Rude behavior linked to cell phone usage

Rude behavior linked to cell phone usage


A. Attention Getter:

B. Thesis Statement:

C Preview of Main Points in a sentence or two)


A. Statement 1 or complaint #1




B. Statement 2 or Complain # 2




C. Statement 3 or complain # 3





A. Opening sentence

B. restate main complains

D. closing

Compulsive cell phone users leave others feeling confused, trapped, disrespected,

and angry. These users are often feeding their own ego at the expense of others.

Telephone booths were invented for a reason. The first ones were made of beautiful

hardwoods and often had plush carpet on the floor. They were placed in railroad

stations, fancy hotels and banks for the sole purpose of providing privacy for the


There was a door to keep others away during the conversation and a window to let

others know the booth was occupied. It was a wonderful way to have a private

transaction in a public place without involving a third person in a two-way call.

Private Conversations in Public Places Irritate Others

The days of phone booths are long gone, of course, but people haven’t stopped

having the need to talk privately in public. Cell phones have become pervasive in

our society and have many social implications. There are four main reasons why

bystanders and observers have a negative response to these kinds of conversations

Others are Confused by Cell Phone Conversations in Public

One of the most disturbing elements of cell phone use is the “absent presence”

described by Lisa Kleinman of the University of Texas School of Information. She

writes “When technology use occurs, the individual can become an absent presence

to the group, removing themselves from the context of shared group behaviors to

become involved in a virtual world that is not available to those around them.

Depending on group norms, this individual use of technology signals a particular

social message and has implications …”

Observers, listeners and bystanders often get confused and wonder “Is he talking to

me?” It is disconcerting to say the least.

Others Often Think Cell Phones are Being Used as Ego-Builders

To some observers, people who carry on loud phone conversations in public are just

showing off. They seem to project a “baffling sense of entitlement”, according to

anthropologist Dr. Robbie Blinkoff, and offer the public appearance of emotional

fulfillment. They come across as self-important jerks who are advertising their own

worth, status and/or desirability, depending on the portion of the conversation the

observer can hear.

Alternately, some people perceive rude cell phone users as overgrown babies who

are attached to their phones like a security blanket or pacifier. In any case, when

someone disengages from reality to talk on the phone, he violates an everyday sense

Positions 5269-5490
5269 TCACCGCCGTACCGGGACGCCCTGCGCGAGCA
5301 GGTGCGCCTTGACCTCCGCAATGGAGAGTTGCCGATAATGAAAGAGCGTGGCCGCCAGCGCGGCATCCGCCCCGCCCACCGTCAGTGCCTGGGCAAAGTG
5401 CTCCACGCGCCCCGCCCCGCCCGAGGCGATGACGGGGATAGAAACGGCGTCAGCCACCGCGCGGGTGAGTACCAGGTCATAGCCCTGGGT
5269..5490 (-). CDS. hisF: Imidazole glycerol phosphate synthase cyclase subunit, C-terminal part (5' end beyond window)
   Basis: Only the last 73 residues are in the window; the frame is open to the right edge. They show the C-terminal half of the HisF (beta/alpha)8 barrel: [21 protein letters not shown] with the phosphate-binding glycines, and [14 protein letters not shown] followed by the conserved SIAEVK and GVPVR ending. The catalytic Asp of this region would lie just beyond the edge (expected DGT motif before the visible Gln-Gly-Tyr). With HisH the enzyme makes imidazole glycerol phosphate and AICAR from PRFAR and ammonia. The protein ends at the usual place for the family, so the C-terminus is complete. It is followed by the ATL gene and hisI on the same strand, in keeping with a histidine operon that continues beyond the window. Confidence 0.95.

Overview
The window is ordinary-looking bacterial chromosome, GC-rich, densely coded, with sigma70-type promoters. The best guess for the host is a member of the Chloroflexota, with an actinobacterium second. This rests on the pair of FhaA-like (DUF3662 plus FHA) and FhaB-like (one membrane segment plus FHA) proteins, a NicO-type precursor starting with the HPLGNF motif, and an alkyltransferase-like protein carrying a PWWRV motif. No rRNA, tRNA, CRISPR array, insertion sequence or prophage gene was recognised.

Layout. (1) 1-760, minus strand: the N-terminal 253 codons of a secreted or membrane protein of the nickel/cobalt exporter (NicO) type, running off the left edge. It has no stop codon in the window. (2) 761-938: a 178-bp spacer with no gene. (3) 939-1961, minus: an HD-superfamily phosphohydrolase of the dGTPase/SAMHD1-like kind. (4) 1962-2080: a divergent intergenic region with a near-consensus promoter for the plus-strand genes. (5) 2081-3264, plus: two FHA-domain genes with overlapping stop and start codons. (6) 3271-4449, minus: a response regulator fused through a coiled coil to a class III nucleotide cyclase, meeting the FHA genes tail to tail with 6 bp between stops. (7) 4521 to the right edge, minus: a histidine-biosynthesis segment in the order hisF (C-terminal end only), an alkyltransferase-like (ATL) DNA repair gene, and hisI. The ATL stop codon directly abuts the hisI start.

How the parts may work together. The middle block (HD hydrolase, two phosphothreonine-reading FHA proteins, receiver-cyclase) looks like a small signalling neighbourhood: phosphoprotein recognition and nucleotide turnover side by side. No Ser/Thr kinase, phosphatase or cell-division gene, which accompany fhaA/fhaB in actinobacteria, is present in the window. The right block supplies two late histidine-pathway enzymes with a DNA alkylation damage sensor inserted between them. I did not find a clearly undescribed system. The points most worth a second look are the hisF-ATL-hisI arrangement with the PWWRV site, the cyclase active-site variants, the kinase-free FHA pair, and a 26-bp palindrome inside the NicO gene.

of normal behavior, which leaves everybody around him feeling violated.

Others Feel Trapped and Controlled by Cell Phone Conversations

Disembodied talk by someone else on a cell phone makes almost anybody feel

trapped and controlled by a passive-aggressive person. If the private conversation

they are forced to listen to then turns into the ego-building sort of social transaction

mentioned above, they are likely to suffer emotional damage as a result. The

unwilling listener usually has limited options for escaping from or shielding himself

from the conversation. He feels like an interloper in a private sphere and often looks

around for an alternate activity or conversation.

Others Feel Unimportant When Interrupted by a Cell Call

Observers generally feel suspended, ignored or dismissed when someone’s phone

rings. They feel disrespected and worthless. They feel that they have been invaded

and disengaged from the public sphere through no fault of their own. Having been

given a technological cold shoulder, the person who was relegated to the bottom of

the social importance scale now feels worthless and will react with either anger or

shame, depending on a number of factors. Since there is usually no escape from this

kind of situation, his self-esteem plummets and the “flight or fight” reflex is


Talking on a cell phone while in the presence of others involves juggling two

parallel social contexts. This often causes cognitive overload as well as social

consequences for the user. The cell phone conversation disturbs the real-life

situation more than the situation disturbs the conversation. Musical ringtones, loud

voices, distracted talkers, inattention blindness and compulsive checking for text

messages are all distressing to those in the real-life situation.

Cell phone users are not interacting with the world around them and often believe

that the world around them isn’t really there. This leads to the passive-aggressive

stance that the real world shouldn’t intrude on their right to disengage from it. Many

cell-yellers and other rude cell phone users are actually oblivious to the reactions of

others and blind to their own faults. What the rest of us can do about it is the topic

of another article.


Kleinman, Lisa. “Connecting with the absent presence: pervasive technology use

and effects on community”, CHI Extended Abstracts on Human Factors in

Computing Systems, 2004.

Wei R, Leung L. “Blurring public and private behaviors in public space: policy

challenges in the use and improper use of the cell phone” Telematics and

Informatics, 1999


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